Former Arkansas Treasurer Martha Shoffner and prosecutors had agreed on terms of a plea deal, but Friday afternoon it was rejected by a federal judge.
“There were questions that I wasn’t comfortable with,” Shoffner told reporters as she left the courthouse in Little Rock.
Judge Leon Holmes questioned her during the hearing, asking if she understood the terms of the plea. She said “Yes.”
He also asked if Shoffner had taken the payments from a bond broker as alleged by prosecutors. She said “Yes, but it was offered. I didn’t demand it.”
Shoffner also told the judge that she didn’t intentionally direct much of Arkansas bond business to a single broker because of the cash payments, which totaled more than $36,000.
Because that conflicted with what prosecutors alleged, Judge Holmes said he could not accept Shoffner’s plea.
After the hearing, U.S. Attorney Chris Thyer told reporters “I can’t comment on what was going through her mind today. On one level, I’m certainly disappointed the plea didn’t go through because I certainly anticipated that it would.”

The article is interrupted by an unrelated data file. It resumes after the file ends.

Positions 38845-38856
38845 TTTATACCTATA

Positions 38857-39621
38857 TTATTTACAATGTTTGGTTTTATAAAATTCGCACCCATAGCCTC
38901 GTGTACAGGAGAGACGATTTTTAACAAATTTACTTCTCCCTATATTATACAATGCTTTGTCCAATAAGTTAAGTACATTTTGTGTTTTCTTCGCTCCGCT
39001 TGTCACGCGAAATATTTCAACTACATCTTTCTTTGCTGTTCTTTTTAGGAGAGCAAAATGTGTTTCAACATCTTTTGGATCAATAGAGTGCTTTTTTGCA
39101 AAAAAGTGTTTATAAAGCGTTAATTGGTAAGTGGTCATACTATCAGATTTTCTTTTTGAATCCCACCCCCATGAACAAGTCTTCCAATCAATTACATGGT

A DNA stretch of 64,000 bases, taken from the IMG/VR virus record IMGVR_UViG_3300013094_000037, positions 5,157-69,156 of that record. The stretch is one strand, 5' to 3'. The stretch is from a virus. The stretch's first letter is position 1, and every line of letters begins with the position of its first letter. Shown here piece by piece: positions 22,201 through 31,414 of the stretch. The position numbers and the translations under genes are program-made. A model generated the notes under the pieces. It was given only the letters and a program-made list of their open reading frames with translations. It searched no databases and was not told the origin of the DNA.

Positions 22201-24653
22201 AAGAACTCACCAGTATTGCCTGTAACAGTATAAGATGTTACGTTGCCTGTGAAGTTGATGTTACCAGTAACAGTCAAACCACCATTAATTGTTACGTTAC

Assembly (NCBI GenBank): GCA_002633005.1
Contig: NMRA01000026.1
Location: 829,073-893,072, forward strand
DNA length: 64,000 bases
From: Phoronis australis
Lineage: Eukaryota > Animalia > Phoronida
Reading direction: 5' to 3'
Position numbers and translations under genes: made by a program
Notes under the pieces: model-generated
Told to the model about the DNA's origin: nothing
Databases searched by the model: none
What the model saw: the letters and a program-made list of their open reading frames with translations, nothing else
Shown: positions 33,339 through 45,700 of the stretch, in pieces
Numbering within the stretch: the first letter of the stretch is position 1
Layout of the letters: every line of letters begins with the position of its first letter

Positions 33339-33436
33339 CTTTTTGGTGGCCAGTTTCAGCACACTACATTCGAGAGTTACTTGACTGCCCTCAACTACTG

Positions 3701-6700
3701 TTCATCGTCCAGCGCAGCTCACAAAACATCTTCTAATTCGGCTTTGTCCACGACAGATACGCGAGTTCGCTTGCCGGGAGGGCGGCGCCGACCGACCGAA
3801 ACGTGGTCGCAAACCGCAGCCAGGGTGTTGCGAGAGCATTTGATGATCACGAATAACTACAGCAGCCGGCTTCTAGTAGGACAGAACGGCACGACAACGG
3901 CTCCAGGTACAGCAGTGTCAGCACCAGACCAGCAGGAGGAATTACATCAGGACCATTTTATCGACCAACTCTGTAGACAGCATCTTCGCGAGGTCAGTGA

Thyer said his office is preparing to present the case to a grand jury.
“We will proceed to indict Ms. Shoffner starting next week. We anticipate that in addition to the charge that we had alleged in the information that was filed today that there will be additional charges as well,” Thyer said.
Shoffner’s attorney Chuck Banks says he was also caught off guard by what happened in court.
“I was surprised, but I’m pleased with the court’s inquiry and I’m pleased with her decision,” Banks said.
“I know she’s very embarrassed by all this, but this is an opportunity for her to continue to exercise her constitutional right to test the proof, so we’ll probably go from there. We’ll probably have more to say tomorrow.”
At one point outside the courthouse, Shoffner also said, "I just want to tell the people of Arkansas that I apologize."
Prosecutors say she took six cash payments $6,000 each, which were to cover her living expenses while in Little Rock.
She has a home in Newport, where the final payment was allegedly delivered in a pie box, with the FBI informant wearing a microphone.
Under the plea that the judge rejected Friday, Shoffner could have faced a sentence of 10 years in prison and a fine of $250,000.